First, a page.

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Views from the Center

CGD experts offer ideas and analysis to improve international development policy. Also check out our Global Health blog and US Development Policy blog.

 

No, British Medical Journal, the Emigration of African Doctors Did Not Cost Africa $2 Billion

Last week the respected British Medical Journal published a back-of-the-envelope calculation by Mills et al. suggesting that the emigration of physicians from Africa cost the continent billions of dollars and saved billions for the countries of destination. I share and appreciate the authors’ concern for strengthening health care systems in Africa. But the numbers they calculate are deeply flawed, and their unfortunate arithmetic should be ignored by policymakers.

Ghana Graduating to Middle-Income, Catching Up to Its Own Vibrant Civil Society

I had the pleasure of visiting Ghana again this month to discuss the possible implications for the country of its new middle income status, the result of rapid growth and (a rather significant 63%!) statistical adjustment.  In particular, I was there to talk about Ghana’s looming graduation from the World Bank’s International Development Association (IDA) window.   This is crucial for Ghana, since IDA i

In Celebration of This Year’s Nobel Peace Prize

I was delighted to learn this morning that the Nobel Committee awarded this year’s peace prize to not one but three highly effective female leaders: Liberian President Ellen Johnson Sirleaf, activist Leymah Gbowee of Liberia and rights activist Tawakkul Karman of Yemen.

We Agree! Ugandan Oil Debate Should Take Place in Uganda (Plus a Few Clarifications about Our Paper)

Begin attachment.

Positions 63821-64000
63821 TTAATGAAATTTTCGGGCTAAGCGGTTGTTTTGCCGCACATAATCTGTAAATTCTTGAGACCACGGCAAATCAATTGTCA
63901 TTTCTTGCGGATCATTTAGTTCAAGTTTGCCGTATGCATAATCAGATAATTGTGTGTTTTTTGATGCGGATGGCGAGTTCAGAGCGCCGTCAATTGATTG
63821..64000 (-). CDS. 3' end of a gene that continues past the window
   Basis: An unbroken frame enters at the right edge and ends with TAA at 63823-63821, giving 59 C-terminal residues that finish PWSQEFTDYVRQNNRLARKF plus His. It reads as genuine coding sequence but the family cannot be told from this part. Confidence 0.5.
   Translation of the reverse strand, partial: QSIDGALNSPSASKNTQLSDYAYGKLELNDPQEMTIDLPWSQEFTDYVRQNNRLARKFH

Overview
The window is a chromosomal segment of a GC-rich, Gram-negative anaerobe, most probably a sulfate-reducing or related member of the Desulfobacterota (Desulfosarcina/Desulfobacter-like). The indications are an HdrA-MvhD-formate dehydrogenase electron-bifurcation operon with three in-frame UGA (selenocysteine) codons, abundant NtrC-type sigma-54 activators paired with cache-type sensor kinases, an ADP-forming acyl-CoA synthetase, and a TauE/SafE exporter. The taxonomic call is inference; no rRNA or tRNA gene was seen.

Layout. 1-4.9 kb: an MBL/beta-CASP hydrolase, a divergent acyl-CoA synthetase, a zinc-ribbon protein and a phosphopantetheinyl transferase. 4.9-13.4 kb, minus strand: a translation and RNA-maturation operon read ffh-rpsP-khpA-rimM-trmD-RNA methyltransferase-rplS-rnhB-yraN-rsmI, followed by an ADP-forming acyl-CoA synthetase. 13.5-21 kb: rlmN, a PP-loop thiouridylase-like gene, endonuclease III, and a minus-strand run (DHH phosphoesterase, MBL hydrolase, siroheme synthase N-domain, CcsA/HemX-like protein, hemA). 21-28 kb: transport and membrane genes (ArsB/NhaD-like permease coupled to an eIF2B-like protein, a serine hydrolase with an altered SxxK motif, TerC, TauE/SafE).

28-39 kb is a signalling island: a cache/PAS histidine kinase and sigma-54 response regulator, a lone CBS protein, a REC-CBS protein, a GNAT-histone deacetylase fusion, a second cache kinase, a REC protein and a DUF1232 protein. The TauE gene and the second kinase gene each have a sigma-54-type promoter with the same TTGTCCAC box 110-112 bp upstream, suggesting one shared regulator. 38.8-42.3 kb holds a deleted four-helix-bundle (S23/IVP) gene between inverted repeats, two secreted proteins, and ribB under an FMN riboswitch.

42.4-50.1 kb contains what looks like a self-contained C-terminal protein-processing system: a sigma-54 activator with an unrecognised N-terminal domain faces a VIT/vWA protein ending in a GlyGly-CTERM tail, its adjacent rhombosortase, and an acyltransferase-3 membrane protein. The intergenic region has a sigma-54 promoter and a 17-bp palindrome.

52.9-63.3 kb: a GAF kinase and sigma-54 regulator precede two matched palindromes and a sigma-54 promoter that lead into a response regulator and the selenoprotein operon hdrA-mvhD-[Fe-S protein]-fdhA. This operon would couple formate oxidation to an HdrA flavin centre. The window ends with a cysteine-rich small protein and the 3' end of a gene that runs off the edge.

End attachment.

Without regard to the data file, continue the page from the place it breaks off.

This is a joint post with Stephanie Majerowicz.

How should Uganda use its prospective oil revenues? Our recent paper on this question argued that choices should be considered with an eye towards both their development impact and the implications for governance. We are happy that the paper has sparked debate in Uganda, including discussions in the Daily Monitor by Tabu Butagira and Nick Young. As Nick Young correctly observes, the question of what to do with oil revenues should be debated in Uganda rather than in Washington. In hopes of provoking further informed debate locally, we wish to clarify a few points about our paper that seem to have been misunderstood.

Reflections on a Holiday in Zimbabwe

Not too many people would think to take a vacation in Zimbabwe. My wife Caroline and I have our reasons.  Caroline was born and raised in the country, the descendant of an old Zimbabwe “pioneer” family. I am from South Africa.

Could Uganda Be the Next Niger Delta?

That’s the question in Alain Vicky’s piece this morning in Le Monde Diplomatique (gated). Vicky warns that oil discoveries in Uganda’s Bunyoro region threaten to heighten simmering tensions between the local communities whose ground is being drilled and the central government which is pocketing the cash. Unmet expectations and popular frustration with politicians could unleash violence and do raise concerns that Uganda might be heading for a rough patch.

President Sirleaf’s Ambition for Liberia: Aid-Free in a Decade

CGD had the honor and privilege of hosting Liberia’s President Ellen Johnson Sirleaf—the first elected female head of state in Africa—on June 23.  At the event, President Sirleaf set a hugely ambitious goal of being aid-free within ten years. Given that aid currently accounts for more than half of GDP, this would imply serious increases in other sources of revenues, but it’s a well-calibrated message both to Congress and to audiences back home.

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